Many people think that once law enforcement has a warrant they can do whatever they want. That is, if police search your home or business with a warrant that they can search everywhere.
Evidence obtained by the government to be used against you at trial must be obtained without violating your rights. In the home search context, this usually requires a warrant. But the warrant itself must also be constitutional.
For a warrant to be valid it must be based on probable cause, it must be issued by a neutral and detached magistrate, and it must describe with particularity the things and places to be searched. Courts enforce these three requirements very strictly.
For example, the judge handling ex-football player Aaron Hernandez's case just recently excluded evidence due to an inadequate affidavit. An affidavit is the sworn statement by a law enforcement official attached to a search warrant that forms the basis of why a judge should issue the warrant. The affidavit provides the probable cause and it states with particularity what is to be searched and where.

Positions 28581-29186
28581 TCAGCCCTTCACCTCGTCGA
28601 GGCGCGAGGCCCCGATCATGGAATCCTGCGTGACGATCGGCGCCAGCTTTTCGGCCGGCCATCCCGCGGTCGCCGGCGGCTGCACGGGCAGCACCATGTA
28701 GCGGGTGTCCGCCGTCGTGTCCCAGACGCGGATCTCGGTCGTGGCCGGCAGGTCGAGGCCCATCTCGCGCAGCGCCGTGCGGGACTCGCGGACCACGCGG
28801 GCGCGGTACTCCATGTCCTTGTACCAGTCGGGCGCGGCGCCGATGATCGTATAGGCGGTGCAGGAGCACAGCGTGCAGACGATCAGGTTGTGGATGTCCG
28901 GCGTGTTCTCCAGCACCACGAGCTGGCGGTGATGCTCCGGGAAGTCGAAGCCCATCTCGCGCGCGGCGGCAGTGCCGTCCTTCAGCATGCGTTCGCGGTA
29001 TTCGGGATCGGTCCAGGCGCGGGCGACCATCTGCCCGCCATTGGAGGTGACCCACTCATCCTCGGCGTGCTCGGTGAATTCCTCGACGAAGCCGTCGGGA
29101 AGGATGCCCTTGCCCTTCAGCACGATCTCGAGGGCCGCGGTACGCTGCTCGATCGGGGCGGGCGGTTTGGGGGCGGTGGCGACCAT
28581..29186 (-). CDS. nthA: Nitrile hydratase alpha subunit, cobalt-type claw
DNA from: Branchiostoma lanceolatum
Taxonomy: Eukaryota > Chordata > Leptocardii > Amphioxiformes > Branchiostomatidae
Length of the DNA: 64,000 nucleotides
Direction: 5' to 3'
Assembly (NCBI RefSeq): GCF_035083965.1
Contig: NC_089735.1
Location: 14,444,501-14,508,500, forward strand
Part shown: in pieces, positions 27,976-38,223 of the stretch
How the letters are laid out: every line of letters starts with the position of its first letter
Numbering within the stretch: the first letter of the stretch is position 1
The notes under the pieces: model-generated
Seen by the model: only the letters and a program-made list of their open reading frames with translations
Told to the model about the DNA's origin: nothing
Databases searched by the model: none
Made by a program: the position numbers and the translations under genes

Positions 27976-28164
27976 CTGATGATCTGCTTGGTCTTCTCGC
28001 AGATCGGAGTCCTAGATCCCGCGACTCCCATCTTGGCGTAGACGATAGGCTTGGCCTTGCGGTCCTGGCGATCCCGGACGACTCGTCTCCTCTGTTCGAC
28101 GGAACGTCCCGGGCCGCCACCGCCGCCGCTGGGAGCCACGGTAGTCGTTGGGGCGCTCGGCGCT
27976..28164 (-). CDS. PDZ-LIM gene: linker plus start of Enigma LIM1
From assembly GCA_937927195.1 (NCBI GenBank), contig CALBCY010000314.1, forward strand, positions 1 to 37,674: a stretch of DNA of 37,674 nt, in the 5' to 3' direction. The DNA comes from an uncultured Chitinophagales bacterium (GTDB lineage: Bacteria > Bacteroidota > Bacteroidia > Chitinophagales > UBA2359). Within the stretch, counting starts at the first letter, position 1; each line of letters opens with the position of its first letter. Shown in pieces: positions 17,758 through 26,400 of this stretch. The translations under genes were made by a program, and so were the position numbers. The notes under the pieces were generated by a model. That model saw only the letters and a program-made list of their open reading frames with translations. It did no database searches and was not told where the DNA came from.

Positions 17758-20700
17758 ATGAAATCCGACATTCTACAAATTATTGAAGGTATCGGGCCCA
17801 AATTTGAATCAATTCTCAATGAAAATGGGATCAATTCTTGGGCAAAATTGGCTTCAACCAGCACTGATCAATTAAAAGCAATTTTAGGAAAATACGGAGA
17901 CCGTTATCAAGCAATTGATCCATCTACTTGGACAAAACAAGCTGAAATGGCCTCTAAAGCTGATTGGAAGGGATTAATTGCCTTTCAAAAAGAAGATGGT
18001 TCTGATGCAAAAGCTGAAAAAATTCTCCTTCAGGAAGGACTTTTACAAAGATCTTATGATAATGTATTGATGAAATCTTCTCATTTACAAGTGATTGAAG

In the Hernandez case, this means that prosecutors can’t use .45-caliber bullets and a .45-caliber magazine found in Hernandez’s apartment and car at this trial for murder. "Though the search was pursuant to a warrant, Garsh ruled that the affidavit supporting the warrant had 'absolutely no facts' that linked Hernandez 'in any way at all to the crime under investigation,'" according to the ABA journal.
In other words, if police do have a warrant and they searched your home, car, business and found incriminating evidence, such evidence should not be used against you at trial if the warrant was defective -- if it was not based on probable cause, not issued by a neutral judge or did not describe with particularity the places and things to be searched.